1969 - 1970 (11)
1971 - 1972 (55)
1973 - 1974 (143)
1975 - 1979 (129)
1980 - 1985 (38)
1986 - 1988 (94)
1989 - 1990 (95)
1991 - 1993 (83)
1994 - 1995 (60)
1996 - 1999 (219)
2000 - 2004 (163)
2005 - 2007 (37)
2008 - 2010 (99)
2011 - 2014 (16)
2015 - 2016 (2)
Originally Published: December 1985
Author: Jodi Beth Summers
Each month Hit Parader takes a noted rock and roll celebrity out to lunch to find out if food really does make the man. This month's lunch muncher is rock's original master of the macabre, that ol' snake charmer himself, Alice Cooper.
"My home life is so weird. I never talk about it," declares everybody's favorite ghoul Alice Cooper.
Weird is an appropriate description about everything relating to Alice. Born Vincent Furnier on December 25th, 1945, he took the name Alice Cooper because a Ouija board revealed that it was the name of a 17th century witch. That had instant appeal for the admittedly strange young Vincent.
"I wanted the name to sound like a very sweet, nice old lady," comments Alice about this creature he created which is "the perfect marriage of rock and roll horror."
Alice first rose to public acclaim in the early 1970's, when he became renowned for guillotining dollies on stage. (And you wonder where Twisted Sister and WASP came up with their ideas.) Magazines searching for info on Alice came up with little more than that he existed on a diet of junk food and beer and that he had a string of television sets that ran from his bedroom to his bathroom. Alice was apparently determined never to miss a moment of stuff on those magic boxes.
"I have 22 television sets at home so I never have to miss anything! I believe in being totally immersed in useless knowledge," confirms Alice of his visual obsession. "I don't have a stereo at home, I don't even have a record. I don't listen to music at all unless I get in my car. I think that's the only true way to listen to an album. I record music, I write music, I spend so much time with it that when I get home I don't want to listen to it."
You might figure that if Alice doesn't have a stereo blasting, maybe he'd thrive on the "natural" sound of the coyotes in the Los Angeles hills near his home. Wrongo! Alice lives in a world of incessant babble. He doesn't have 22 TV sets to put them on one at a time. They're all going - constantly! Who knows, those machines probably don't even have off switches.
"I don't know what the word silence means," confirms Alice. "If somebody turns a TV off when I'm asleep, I wake up. I'm so used to being plugged in... I'll watch anything. I'll watch cooking shows, I'll watch a Spanish preacher. I watch anything that's moving across the screen."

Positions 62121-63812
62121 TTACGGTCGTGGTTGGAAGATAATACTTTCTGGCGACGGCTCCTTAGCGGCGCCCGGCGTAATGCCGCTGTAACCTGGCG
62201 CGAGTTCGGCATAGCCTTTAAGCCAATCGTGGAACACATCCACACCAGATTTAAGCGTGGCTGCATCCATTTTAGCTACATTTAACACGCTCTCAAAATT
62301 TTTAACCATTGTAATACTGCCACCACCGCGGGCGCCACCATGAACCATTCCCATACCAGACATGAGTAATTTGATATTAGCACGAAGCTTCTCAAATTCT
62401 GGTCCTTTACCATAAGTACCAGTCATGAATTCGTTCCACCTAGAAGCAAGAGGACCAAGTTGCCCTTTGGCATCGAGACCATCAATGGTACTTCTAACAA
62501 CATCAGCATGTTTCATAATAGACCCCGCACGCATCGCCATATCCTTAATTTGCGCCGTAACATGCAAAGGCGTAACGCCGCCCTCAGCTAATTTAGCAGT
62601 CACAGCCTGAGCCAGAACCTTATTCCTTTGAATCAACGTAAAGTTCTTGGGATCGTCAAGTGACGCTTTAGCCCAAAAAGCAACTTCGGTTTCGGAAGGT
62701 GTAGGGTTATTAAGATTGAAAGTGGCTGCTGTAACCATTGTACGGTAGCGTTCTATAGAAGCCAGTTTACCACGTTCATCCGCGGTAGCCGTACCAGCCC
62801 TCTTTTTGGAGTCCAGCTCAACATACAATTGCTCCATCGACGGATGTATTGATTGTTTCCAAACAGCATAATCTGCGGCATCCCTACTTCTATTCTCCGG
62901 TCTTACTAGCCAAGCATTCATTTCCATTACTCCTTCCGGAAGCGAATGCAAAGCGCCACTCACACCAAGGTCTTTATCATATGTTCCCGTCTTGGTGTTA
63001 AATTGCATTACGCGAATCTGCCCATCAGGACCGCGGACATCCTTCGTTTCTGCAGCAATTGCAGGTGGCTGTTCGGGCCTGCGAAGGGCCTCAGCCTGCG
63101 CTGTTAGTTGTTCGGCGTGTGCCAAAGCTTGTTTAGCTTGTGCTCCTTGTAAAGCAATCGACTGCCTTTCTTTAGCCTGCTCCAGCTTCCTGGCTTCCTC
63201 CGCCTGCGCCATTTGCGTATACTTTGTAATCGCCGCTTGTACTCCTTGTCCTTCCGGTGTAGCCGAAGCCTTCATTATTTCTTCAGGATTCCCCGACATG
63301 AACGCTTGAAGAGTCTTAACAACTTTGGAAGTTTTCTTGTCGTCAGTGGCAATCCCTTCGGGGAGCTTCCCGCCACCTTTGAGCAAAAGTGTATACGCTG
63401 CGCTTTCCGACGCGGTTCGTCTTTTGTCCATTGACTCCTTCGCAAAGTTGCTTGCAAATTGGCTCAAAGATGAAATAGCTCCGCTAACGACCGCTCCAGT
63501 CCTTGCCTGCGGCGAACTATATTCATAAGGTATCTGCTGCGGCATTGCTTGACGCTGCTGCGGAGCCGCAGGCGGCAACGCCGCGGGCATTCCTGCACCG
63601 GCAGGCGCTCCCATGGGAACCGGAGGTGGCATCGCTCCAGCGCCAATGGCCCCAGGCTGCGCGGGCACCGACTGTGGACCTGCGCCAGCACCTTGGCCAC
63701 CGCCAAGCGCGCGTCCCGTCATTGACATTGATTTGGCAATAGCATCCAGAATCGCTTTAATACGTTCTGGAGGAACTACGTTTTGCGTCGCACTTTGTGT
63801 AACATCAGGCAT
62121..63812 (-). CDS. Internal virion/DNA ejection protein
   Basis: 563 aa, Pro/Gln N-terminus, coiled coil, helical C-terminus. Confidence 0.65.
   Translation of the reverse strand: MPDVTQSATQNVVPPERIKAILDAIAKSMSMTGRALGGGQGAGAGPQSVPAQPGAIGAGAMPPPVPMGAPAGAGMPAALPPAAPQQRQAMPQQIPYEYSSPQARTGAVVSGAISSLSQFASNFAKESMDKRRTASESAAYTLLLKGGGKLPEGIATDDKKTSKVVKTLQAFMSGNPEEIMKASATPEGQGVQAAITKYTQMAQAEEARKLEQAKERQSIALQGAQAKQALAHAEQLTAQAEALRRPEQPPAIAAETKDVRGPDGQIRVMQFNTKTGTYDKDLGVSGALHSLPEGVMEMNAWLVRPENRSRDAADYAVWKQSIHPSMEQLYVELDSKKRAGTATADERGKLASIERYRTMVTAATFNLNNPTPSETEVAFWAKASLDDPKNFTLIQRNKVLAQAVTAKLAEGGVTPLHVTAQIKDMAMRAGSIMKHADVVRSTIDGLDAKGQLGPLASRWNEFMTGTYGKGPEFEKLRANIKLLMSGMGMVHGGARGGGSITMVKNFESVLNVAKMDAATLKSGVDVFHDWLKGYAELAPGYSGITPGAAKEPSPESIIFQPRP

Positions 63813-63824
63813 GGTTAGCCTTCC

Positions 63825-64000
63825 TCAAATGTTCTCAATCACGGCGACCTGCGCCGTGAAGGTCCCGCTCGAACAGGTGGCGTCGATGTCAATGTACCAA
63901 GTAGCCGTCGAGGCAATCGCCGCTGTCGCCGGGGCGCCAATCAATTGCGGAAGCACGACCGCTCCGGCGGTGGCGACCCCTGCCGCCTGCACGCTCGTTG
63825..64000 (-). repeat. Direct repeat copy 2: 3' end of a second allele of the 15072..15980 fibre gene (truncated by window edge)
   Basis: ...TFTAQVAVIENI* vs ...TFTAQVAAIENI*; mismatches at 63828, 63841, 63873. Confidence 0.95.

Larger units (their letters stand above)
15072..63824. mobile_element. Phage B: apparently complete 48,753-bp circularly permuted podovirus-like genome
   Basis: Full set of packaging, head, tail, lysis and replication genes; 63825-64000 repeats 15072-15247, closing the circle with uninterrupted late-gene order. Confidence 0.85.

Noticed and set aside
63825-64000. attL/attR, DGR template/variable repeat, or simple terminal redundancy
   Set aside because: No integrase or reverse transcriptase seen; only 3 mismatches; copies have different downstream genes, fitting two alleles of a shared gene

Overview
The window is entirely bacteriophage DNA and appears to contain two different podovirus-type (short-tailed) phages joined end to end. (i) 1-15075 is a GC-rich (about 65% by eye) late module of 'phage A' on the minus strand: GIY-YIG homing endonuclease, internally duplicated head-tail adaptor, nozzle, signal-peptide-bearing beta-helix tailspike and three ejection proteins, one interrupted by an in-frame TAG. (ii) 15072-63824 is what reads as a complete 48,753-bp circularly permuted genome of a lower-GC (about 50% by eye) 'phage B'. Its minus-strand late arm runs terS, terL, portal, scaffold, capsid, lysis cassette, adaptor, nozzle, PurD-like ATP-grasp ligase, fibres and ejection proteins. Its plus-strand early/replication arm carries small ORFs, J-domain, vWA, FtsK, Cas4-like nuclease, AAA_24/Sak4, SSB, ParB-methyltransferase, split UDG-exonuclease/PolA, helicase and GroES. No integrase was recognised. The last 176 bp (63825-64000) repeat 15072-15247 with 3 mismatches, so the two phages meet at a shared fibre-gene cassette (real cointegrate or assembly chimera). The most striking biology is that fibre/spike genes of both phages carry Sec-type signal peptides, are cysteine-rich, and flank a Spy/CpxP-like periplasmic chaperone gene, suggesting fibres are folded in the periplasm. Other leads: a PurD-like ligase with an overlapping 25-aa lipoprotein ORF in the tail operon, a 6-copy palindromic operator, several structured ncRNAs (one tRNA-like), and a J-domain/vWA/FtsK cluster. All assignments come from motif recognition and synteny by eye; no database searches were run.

Because of rock and roll stardom, Alice has been able to become one of those lucky creatures to not only own a TV but to appear on the medium as well. In April, 1975, when he was at the peak of his career, Alice had his very own TV special, Alice Cooper - The Nightmare (the LP Welcome To My Nightmare was out at the time). And shortly after that, when he stopped being such a ghoul and sang such wimpy ballads as Only Women Bleed and How You Gonna See Me Now, he started turning up on celebrity Tic Tac Toe game, The Hollywood Squares. For Alice, who watches "every quiz show," it wasn't so much living out his fantasy as creating his form of chaos.
"I went on The Hollywood Squares to totally disrupt the program. They asked me if I wanted to be on the show and I said only if it will totally disrupt the system. I was in the enemy camp. I did it because I was going on a show where the contestants were the same people who wouldn't let their kids go to my concerts. The show was a real all-American type thing and I thought I should represent the other side. So, I wore all black leather, wore my makeup, and I was totally out of place, which was perfect. That's why I also did Las Vegas, because we didn't belong there. Anyplace I don't belong, I'll show up."
Figure this: 14 years of TV addiction, 10 game shows per day, and average of 25 questions per show. Alice has heard about 1,277,500 questions. Surely you want to know his favourite!
"It was on Tic Tac Dough," states Alice triumphantly, without a second's hesitation. "The question was, 'Who is Vincent Furnier?' "
Alice Cooper has become such a staple in American society that he has reached the lofty status of becoming one of those tidbits of useless information he loves so much.